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Monday, April 26, 2010

World Expo Shanghai 2010 - Theme Song: A Challenge or Tribute?

The China government is busy in sending thousands of rescue officers together with food, water, medicine and supplements to QingHai after the horrible earthquakes happened on April 14, 2010, also busy in “decorating” this new wound before the opening of “World Expo Shanghai 2010” on May 1, 2010!

Within or beyond expectation, just two weeks before the opening, their theme song “Waiting you in 2010” (2010等你來) has sparkled this mega event. This is not the same case of Beijing Olympics 2008 during which 2 lovely little girls sang the theme song, one with an open identity while the other one was the hidden-singer. This Expo song is presented by various movie-stars, pop-stars and sports-stars from Hong Kong and China.

It was reported that this Expo song is actually a copyright infringed from a Japanese song “Sonomama no Kimi de ite” (不變的你就好) sung by Maya Okamoto in 1996, 15 years ago! A Singaporean composer has compared and commented these two songs that the Chinese one is 97% identical to the Japanese one.

It is widely recognized that the “copyright” issues in China still has room for improvement, this case is particularly interesting and impressive as it may turn out to be a cultural or diplomatic issue.

After the first Expo being held in London in 1851, it is China’s first time to hold the Expo just 2 years after the Beijing Olympics in 2008. Similarly, Japan held its first Expo in 1970 (the second and third time were at 1985 and 2005) which was 6 years after its Tokyo Olympics in 1964. Needless to say, being a host of Expo is an excellent chance to showcase its power as well as to seek for international recognition. Obviously, China seems more powerful, or aggressive as it only requires 2 years to host Expo while Japan made it after 6 years.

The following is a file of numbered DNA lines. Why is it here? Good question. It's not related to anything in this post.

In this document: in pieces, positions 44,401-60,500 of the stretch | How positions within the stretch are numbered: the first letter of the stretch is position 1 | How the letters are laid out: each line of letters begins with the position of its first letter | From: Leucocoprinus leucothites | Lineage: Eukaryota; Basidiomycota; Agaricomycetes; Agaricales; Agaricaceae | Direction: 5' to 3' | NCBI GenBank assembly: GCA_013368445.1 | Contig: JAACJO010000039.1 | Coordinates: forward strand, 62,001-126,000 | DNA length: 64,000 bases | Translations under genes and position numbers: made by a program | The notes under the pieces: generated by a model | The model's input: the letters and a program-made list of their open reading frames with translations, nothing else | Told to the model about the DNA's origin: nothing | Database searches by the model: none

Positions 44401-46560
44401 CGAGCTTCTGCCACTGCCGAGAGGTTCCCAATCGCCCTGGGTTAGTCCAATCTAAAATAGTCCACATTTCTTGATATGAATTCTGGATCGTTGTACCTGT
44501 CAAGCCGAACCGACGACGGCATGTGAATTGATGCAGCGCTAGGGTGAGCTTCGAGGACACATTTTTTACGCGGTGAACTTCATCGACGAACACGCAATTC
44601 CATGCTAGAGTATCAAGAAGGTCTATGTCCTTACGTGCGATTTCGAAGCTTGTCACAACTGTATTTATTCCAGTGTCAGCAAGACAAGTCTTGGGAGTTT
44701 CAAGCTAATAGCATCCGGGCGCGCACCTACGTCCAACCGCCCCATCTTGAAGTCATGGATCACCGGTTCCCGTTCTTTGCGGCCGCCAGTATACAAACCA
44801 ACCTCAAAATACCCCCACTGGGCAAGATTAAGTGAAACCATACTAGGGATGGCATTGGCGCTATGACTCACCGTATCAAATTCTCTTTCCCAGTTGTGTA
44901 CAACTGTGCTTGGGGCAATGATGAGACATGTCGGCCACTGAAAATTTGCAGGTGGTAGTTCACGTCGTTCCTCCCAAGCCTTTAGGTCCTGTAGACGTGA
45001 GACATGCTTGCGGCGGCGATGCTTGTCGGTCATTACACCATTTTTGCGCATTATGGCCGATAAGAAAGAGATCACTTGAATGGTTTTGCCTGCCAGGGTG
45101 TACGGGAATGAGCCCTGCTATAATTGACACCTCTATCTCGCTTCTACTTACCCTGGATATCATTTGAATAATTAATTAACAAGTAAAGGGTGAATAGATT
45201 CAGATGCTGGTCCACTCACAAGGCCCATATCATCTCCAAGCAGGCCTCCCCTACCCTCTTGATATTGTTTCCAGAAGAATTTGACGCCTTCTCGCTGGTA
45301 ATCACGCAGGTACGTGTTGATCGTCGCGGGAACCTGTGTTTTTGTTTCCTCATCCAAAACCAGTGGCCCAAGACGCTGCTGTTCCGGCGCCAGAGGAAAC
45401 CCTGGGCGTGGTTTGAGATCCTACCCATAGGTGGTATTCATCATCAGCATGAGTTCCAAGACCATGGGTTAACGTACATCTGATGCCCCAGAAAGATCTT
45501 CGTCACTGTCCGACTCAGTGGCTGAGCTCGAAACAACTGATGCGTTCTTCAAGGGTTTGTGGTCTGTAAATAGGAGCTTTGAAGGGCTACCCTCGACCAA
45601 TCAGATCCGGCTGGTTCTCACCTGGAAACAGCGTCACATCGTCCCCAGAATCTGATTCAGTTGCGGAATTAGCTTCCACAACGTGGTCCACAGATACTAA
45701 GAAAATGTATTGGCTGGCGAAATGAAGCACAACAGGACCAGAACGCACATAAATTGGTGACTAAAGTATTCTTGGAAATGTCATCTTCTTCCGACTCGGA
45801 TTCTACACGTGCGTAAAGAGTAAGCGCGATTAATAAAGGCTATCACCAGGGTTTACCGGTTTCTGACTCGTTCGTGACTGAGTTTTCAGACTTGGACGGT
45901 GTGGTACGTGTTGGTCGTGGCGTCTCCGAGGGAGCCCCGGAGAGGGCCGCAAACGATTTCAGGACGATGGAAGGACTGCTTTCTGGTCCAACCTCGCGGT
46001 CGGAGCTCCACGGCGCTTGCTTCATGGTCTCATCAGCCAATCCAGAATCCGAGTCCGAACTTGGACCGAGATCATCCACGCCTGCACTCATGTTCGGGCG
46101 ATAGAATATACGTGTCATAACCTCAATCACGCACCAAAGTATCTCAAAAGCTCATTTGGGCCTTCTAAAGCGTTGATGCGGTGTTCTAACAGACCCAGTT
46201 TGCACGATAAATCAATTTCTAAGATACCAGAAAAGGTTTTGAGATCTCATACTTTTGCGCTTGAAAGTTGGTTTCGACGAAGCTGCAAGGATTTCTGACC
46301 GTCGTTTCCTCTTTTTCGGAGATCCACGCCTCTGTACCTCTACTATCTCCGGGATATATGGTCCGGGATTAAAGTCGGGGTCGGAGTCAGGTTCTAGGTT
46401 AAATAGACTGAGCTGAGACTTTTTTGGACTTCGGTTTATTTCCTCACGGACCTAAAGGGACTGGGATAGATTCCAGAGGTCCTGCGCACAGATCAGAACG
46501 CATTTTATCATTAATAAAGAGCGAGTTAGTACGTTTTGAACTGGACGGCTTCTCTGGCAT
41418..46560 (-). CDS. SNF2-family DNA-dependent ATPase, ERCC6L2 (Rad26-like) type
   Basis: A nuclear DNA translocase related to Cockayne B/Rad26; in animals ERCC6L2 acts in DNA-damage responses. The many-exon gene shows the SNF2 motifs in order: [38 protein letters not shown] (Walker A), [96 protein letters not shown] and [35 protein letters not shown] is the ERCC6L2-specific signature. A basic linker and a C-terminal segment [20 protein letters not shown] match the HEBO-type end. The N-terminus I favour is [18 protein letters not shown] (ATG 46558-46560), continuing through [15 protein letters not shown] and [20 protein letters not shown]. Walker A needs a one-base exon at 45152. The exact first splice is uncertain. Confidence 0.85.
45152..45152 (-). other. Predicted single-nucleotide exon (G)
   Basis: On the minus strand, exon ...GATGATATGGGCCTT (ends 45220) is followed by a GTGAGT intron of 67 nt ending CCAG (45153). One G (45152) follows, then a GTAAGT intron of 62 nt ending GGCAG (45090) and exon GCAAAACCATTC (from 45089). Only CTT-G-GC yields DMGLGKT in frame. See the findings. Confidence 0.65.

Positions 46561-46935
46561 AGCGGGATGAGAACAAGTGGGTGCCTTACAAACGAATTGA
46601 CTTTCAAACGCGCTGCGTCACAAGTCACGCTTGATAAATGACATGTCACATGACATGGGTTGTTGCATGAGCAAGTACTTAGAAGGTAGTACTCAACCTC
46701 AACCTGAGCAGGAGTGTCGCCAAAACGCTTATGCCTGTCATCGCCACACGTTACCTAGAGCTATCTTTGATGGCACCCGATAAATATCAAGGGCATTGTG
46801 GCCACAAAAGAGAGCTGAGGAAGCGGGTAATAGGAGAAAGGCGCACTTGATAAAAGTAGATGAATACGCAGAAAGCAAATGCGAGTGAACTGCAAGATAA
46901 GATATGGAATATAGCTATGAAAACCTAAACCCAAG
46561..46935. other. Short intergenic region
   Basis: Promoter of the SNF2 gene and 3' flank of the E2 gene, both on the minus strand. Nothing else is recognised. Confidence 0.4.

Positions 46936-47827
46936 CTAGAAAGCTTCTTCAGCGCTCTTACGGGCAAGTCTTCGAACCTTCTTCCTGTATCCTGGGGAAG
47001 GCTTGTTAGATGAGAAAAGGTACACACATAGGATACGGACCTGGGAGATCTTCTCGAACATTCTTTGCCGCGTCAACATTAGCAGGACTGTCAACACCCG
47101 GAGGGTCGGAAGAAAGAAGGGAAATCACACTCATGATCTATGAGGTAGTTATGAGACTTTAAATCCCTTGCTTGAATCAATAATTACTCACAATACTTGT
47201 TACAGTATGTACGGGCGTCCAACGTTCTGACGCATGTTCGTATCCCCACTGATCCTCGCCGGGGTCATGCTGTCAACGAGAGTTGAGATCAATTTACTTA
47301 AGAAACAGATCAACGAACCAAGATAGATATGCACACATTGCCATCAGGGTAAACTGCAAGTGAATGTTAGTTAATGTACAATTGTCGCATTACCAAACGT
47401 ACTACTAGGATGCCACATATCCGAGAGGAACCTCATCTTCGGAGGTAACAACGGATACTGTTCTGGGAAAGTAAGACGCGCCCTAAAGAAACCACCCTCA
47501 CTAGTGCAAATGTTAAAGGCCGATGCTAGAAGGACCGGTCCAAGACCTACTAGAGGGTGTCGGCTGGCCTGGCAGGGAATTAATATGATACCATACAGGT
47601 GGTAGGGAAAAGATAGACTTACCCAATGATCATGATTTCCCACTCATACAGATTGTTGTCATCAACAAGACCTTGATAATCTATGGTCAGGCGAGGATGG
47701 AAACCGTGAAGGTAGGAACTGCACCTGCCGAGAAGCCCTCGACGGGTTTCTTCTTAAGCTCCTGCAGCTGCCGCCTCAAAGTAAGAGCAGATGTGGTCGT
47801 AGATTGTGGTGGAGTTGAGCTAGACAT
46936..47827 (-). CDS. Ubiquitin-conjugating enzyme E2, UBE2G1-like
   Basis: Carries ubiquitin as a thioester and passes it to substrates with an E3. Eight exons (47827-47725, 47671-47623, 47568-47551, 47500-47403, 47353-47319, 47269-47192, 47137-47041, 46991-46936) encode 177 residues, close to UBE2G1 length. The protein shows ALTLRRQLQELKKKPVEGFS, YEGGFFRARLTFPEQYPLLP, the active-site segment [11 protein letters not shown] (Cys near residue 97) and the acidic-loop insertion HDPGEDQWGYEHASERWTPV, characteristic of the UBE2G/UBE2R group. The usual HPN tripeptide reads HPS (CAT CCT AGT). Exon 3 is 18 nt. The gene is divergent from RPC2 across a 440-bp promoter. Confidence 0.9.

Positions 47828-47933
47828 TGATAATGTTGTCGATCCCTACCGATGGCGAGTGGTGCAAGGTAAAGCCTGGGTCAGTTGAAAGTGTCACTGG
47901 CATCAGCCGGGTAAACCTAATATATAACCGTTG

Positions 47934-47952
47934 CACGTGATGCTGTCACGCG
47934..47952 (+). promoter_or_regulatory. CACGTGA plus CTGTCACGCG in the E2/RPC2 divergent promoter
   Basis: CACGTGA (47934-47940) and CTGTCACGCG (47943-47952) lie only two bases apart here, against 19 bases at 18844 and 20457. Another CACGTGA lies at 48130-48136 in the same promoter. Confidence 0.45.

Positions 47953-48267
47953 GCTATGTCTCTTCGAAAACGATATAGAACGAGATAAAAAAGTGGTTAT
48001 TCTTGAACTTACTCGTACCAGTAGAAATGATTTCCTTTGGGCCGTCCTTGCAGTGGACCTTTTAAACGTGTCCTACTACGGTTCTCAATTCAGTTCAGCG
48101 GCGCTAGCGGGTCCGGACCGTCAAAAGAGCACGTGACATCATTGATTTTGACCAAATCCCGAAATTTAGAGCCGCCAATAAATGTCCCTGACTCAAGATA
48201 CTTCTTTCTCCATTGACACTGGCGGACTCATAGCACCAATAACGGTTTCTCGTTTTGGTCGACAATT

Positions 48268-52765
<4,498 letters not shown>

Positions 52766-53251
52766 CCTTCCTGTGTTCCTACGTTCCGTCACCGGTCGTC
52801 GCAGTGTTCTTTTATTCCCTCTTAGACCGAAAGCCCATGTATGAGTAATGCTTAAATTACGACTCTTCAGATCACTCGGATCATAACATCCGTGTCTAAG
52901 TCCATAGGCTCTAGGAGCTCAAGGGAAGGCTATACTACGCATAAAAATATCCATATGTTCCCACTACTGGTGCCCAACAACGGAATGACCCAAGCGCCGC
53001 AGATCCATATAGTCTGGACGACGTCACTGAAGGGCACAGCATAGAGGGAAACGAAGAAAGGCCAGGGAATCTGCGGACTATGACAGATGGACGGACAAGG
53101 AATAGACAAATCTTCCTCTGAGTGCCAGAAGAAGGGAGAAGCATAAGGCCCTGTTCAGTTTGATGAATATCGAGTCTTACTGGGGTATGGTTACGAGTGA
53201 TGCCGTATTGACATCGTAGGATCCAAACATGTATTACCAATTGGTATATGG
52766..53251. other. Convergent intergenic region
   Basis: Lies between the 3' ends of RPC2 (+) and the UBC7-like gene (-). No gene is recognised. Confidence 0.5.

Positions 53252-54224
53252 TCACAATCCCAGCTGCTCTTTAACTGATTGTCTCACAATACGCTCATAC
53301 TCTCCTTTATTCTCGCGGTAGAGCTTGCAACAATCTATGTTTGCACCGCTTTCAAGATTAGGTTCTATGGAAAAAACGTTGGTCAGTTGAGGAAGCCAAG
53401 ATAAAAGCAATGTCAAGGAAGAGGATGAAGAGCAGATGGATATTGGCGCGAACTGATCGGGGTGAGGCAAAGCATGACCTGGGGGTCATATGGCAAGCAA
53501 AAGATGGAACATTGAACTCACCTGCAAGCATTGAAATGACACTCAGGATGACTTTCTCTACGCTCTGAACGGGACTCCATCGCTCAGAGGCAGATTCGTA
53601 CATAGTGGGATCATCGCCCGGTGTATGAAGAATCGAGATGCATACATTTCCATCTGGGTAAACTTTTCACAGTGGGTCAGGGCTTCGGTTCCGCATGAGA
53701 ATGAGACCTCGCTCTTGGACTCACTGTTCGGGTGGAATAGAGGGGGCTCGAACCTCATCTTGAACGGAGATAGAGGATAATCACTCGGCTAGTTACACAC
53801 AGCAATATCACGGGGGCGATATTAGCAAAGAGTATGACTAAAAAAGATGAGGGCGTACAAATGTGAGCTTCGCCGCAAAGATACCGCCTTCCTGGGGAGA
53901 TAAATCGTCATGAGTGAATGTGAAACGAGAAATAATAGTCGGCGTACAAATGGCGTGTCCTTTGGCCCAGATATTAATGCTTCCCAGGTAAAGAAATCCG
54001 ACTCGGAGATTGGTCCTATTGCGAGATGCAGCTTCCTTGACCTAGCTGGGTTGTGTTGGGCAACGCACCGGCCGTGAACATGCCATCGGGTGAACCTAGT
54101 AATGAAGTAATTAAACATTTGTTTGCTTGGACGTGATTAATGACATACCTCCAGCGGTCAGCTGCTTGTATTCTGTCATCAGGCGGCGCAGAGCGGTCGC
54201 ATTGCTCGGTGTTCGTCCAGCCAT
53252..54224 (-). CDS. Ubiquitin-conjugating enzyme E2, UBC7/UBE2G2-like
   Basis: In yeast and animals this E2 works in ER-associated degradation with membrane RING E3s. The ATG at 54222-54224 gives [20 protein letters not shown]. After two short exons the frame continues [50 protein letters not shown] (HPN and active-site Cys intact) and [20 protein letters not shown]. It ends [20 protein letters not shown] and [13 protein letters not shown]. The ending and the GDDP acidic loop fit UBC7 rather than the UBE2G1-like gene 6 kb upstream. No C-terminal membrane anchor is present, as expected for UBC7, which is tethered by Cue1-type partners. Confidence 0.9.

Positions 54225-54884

In that case, is this new Chinese theme song a “challenge” or simply a “tribute” from Chinese to Japanese? If it is a “challenge”, is it a soft declaration of China’s upgrading international status? If it is a “tribute”, is it a token for appreciation of the Japanese pop-culture?

Nevertheless, it may be a fabulous idea if the Chinese government invites that Japanese singer to present their theme song on its opening …

The “original” Japanese song:

The “revised” Expo theme song:

The “comparison” or “mixed” version of Japanese & Chinese song:

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